Options for Preventing a Nuclear Iran

Options for Preventing a Nuclear Iran

  • 5 December 2007

The lecture discussed the current Western strategy to prevent
Iran from acquiring a nuclear weapons capability, which
proved to be not working. Despite increased international
sanctions, various offers of negotiations, efforts to construct
a regional alliance against it and threats of military force,
Iran appears determined to continue to develop its uranium
enrichment capacity. If the current course continues, the
United States will eventually face a very difficult choice
between two extremely bad options—accepting a nuclear
Iran or attacking Iran’s nuclear facilities. Either option is
likely to undermine regional security and stability. The
speaker believed that there is still time to deploy a more
vigorous diplomatic effort to prevent, or at least delay, Iran’s
nuclear program since there are still several technical hurdles
before it acquires a credible nuclear weapons production
ability. Until Iran achieves an enrichment capacity sufficient
to produce large quantities of weapons-grade uranium,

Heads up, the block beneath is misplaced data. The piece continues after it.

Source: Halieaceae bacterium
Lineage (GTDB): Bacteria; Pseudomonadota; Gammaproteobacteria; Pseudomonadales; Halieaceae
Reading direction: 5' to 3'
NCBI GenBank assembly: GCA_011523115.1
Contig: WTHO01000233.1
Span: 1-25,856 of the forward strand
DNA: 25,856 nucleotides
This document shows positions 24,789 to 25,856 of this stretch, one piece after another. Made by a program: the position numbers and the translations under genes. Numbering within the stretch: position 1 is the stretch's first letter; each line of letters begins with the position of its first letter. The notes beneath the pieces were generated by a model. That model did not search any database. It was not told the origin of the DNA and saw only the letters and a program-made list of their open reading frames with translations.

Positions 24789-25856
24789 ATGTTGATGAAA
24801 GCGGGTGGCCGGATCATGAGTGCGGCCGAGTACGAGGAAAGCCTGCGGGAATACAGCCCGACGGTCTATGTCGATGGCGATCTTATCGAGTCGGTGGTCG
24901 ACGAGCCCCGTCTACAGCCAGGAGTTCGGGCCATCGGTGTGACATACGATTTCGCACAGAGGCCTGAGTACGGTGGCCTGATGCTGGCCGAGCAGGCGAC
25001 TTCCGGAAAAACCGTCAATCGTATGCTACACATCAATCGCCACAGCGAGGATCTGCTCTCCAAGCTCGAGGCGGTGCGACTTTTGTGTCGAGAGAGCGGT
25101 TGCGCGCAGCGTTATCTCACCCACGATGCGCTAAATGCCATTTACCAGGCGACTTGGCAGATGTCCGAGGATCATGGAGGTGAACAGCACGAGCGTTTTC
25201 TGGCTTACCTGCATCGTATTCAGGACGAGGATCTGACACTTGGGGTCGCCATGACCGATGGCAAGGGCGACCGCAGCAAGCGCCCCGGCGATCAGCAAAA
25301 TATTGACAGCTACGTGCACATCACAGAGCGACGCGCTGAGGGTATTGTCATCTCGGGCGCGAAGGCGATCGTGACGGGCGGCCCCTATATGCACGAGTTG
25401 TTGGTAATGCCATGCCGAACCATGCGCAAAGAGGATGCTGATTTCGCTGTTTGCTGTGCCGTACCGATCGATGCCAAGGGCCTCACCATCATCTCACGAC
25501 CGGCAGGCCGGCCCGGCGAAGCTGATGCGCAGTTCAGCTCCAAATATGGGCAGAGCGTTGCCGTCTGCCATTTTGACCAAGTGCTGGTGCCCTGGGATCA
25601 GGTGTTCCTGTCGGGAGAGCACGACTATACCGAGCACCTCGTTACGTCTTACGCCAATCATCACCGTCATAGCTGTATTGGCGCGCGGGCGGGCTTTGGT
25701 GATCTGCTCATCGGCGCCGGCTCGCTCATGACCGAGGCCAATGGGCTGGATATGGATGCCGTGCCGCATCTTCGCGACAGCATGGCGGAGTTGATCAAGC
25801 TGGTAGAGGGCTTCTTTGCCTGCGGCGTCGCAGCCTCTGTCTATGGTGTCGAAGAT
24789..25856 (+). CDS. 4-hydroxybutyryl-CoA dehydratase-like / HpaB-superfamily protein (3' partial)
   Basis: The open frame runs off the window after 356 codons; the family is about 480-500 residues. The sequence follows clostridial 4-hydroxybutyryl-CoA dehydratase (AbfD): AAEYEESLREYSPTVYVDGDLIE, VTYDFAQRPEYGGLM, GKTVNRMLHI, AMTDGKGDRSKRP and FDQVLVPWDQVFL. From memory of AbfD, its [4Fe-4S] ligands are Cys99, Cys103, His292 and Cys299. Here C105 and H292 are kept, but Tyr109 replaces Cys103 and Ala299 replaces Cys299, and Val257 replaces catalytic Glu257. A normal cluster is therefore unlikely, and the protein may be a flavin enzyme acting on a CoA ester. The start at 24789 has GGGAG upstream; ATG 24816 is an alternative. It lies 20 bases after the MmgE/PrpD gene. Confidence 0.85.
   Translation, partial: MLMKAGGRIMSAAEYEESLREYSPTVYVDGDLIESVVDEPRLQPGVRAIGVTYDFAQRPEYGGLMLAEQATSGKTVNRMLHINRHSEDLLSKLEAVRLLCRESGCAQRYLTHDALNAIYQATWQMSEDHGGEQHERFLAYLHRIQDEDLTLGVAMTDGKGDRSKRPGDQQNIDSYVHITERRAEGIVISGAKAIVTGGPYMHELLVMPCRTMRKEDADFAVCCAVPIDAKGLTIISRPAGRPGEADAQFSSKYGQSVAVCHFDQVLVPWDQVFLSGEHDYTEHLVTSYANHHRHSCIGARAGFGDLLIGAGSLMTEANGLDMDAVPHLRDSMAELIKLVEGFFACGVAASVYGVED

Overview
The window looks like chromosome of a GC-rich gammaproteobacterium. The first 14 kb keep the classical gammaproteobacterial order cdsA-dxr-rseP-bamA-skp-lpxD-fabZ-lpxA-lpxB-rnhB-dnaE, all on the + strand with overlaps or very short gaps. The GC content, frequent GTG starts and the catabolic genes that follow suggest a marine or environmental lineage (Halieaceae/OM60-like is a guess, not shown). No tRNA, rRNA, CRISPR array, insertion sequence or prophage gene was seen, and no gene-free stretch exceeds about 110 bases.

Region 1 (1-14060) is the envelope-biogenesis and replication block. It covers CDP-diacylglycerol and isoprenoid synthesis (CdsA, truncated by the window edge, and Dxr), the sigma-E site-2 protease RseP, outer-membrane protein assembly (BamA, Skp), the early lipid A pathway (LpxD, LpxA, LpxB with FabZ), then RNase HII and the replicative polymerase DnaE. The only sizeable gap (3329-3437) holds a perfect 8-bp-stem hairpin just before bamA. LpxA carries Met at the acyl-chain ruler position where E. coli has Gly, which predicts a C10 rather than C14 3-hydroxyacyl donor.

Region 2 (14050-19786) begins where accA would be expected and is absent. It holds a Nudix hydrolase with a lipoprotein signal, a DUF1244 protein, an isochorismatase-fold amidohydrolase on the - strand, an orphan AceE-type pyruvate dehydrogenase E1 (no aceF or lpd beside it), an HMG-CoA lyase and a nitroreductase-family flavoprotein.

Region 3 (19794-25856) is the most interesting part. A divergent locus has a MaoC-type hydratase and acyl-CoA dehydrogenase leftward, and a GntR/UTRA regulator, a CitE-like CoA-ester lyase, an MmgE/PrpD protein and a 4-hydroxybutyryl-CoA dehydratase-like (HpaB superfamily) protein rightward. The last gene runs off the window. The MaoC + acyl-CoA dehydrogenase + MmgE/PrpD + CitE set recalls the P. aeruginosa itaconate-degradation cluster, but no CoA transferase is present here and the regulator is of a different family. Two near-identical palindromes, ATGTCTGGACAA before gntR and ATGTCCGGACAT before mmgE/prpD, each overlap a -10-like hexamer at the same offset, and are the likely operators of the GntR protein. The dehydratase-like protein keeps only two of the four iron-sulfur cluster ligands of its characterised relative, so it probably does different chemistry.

it is likely to remain cautious, maintaining international
inspections of its nuclear facilities and avoiding actions that
contradict its claim of a peaceful nuclear program. In the
meantime, a more vigorous diplomatic campaign should
impose stronger international and regional pressures, and
involve direct engagement by the United States with Iran to
resolve the nuclear and other outstanding issues. Whether
this new approach will work is unclear, because the current
Iranian leadership may value a nuclear weapons capability
over any threats or incentives that the United States can offer.
In addition, an open diplomatic talk between Washington
and Tehran may not be possible until after the presidential
elections in the United States and Iran.

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LECTURER

Wednesday 5 December 2007

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Wednesday 5 December 2007

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